alleged comment that he was pissed at Oliva because of the
Troop Rumblings incident. Such an offhand remark, made
after both transfers, would not provide a foundation on which
a reasonable factfinder could predicate a finding that the
transfers were in retaliation for Olivas complaints about
racial profiling.
Moreover, even if Oliva supplied evidence
demonstrating that he had established a prima facie case of
retaliation by pointing to the transfers, Appellees put forth
legitimate non-retaliatory reasons for both transfers that Oliva
has failed to rebut. Appellees produced evidence that the
early 2000 transfer to the Buena Vista Station was consistent
with State Police practice of assigning new recruits to their
first two stations for approximately six months each and then
to a third station for an indefinite period of time.
Furthermore, Miller explained that the August 2000 transfer
was part of a larger personnel movement undertaken to fill a
vacancy and reduce the commutes of several troopers. There
is no evidence in the record showing that Millers explanation
was untrue. Accordingly, we will affirm the District Courts

facts pertaining to the second transfer, namely, that the transfer

resulted from the movement of other troopers among stations so
that those troopers could be stationed closer to their homes. In
the circumstances, we are treating his complaint as alleging that
both transfers were made in violation of section 1981.

order granting summary judgment to Miller on Olivas section

1981 claim.
Oliva alleges that Superintendent Dunbar retaliated
against him by deciding in January 2001 to transfer him from
the Woodbine Station to the Tuckerton Station, which Oliva
describes as the epicenter of [Lords of Discipline] activity,
instead of to the Bass River Station in Troop B as Oliva
Appellants br. at 47.
The District Court
determined that even if the transfer to Tuckerton was a
materially adverse employment action, no reasonable
factfinder could find a causal connection between that transfer
and Olivas complaints about racial profiling because there
was no evidence that Dunbar knew of Olivas complaints.
Even assuming that a trier of the fact could infer that
Dunbar knew of Olivas complaints, the case against Dunbar
could not survive his summary judgment motion for, as the
District Court held, Dunbar put forward a legitimate nondiscriminatory reason for the transfer that Oliva failed to
rebut. Specifically, Dunbar stated that he denied Olivas
request to go to Bass River because he did not want to
establish a precedent that any trooper simply could choose to
transfer to any station that he or she desired. Inasmuch as we
do not find any error in the District Courts conclusions, we
will affirm the grant of summary judgment to Dunbar on
Olivas section 1981 claims.
Oliva claims that Armitage and Cameron retaliated
against him by changing his status in the IAIB investigation
from complainant to principal. By the time of this change the
Philadelphia Inquirer had published the article regarding

racial profiling, Oliva had filed this action and his

administrative complaint, and Armitage and Cameron had
interviewed Oliva regarding his racial profiling allegations.
Thus, Armitage and Cameron plainly knew of Olivas racial
profiling complaints when there was a change in Olivas
status in the investigation. In recognition of the reality that a
concern about becoming targeted in an internal investigation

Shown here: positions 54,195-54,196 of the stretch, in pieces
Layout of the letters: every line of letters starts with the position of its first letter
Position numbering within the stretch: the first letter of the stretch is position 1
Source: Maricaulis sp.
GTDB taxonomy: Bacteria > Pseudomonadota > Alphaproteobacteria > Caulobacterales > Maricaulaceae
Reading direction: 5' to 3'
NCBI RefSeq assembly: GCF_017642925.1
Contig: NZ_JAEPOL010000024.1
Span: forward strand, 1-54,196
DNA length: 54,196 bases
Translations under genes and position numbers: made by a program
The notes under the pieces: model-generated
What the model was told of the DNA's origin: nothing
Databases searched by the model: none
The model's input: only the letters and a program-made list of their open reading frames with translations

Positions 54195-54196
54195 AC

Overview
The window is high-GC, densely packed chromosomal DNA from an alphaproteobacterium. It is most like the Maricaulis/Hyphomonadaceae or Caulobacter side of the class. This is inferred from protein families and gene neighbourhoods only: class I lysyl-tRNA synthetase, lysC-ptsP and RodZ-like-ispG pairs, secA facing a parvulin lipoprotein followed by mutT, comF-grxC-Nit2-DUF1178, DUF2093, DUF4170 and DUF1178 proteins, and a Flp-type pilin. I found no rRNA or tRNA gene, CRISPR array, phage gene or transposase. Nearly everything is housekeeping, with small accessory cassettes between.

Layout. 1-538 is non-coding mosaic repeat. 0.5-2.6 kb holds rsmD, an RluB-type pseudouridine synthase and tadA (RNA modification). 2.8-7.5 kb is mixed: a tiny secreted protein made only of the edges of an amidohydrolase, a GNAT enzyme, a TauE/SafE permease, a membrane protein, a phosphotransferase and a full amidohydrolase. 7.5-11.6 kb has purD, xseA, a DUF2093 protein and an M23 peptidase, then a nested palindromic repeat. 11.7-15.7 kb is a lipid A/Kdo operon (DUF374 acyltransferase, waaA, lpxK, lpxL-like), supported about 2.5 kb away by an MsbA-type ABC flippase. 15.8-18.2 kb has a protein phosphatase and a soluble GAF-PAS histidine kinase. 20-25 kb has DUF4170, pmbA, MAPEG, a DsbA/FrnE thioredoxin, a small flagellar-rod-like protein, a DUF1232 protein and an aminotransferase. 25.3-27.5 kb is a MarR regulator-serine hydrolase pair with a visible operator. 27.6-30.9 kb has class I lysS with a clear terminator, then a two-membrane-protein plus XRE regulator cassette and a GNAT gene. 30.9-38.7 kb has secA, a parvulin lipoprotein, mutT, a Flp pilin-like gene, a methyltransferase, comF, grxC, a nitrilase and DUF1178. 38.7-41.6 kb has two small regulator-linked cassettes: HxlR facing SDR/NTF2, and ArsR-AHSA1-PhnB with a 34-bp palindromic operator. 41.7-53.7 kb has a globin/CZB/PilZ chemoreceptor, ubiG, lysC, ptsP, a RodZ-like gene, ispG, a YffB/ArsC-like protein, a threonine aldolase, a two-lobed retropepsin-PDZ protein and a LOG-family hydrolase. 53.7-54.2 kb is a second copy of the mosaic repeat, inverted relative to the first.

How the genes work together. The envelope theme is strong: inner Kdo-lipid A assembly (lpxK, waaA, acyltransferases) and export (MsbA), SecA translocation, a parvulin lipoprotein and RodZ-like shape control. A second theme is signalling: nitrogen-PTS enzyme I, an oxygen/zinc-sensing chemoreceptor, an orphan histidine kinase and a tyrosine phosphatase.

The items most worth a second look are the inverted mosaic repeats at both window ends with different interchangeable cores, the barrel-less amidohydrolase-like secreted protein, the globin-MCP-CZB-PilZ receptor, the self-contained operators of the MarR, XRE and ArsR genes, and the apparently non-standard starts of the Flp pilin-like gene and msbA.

by making a complaint about discrimination could dissuade a
reasonable person from making such a complaint, the District
Court determined that a reasonable factfinder could conclude
Oliva had established a prima facie case of retaliation against
Armitage when she changed his status in the investigation.
The Court concluded, however, that Oliva had not made a
prima facie case against Cameron because Cameron had not
been involved significantly in the decision to designate Oliva
as a principal in the investigation. We agree with the Court
on both these points.
But the District Courts initial conclusion for Oliva
with respect to his claim against Armitage did not help him
for the Court held that Armitage had overcome Olivas prima
facie case by advancing legitimate non-discriminatory reasons
for naming Oliva as a principal in the investigation. In this
regard, we point out that by any conceivable standard it was
perfectly appropriate for Armitage to make this designation
after Oliva admitted to falsifying police reports and to being
present at illegal stops and searches that Gallagher conducted.
Moreover, Armitage made this designation after interviewing
various motorists involved in the questionable stops, two of
whom submitted to polygraph examinations, the results of
which indicated that they had been truthful in giving accounts
implicating Oliva in illegal stops and searches. The Court

quite reasonably noted that it was significant that Armitage

made her decision with respect to Olivas status shortly after
the results of the polygraph examinations became available to
In an attempt to paint these proffered reasons for the
change of his status in the investigation from complainant to
principal as pretextual, Oliva notes that (1) he was not
informed of his designation as principal until one month after
the decision to change his status, a delay that contravened
State Police policy that a principal in an internal investigation
be advised of the charges against him or her in advance of the
formal designation; (2) the accounts of the interviewed
motorists were implausible because they contradicted Olivas
own accounts; and (3) he was not interviewed as a principal
until September 2002, after the investigation formally had
been closed. But in light of Olivas at times conflicting
admissions to the IAIB investigators and the circumstance
that his failure to contact the investigators led to the delay of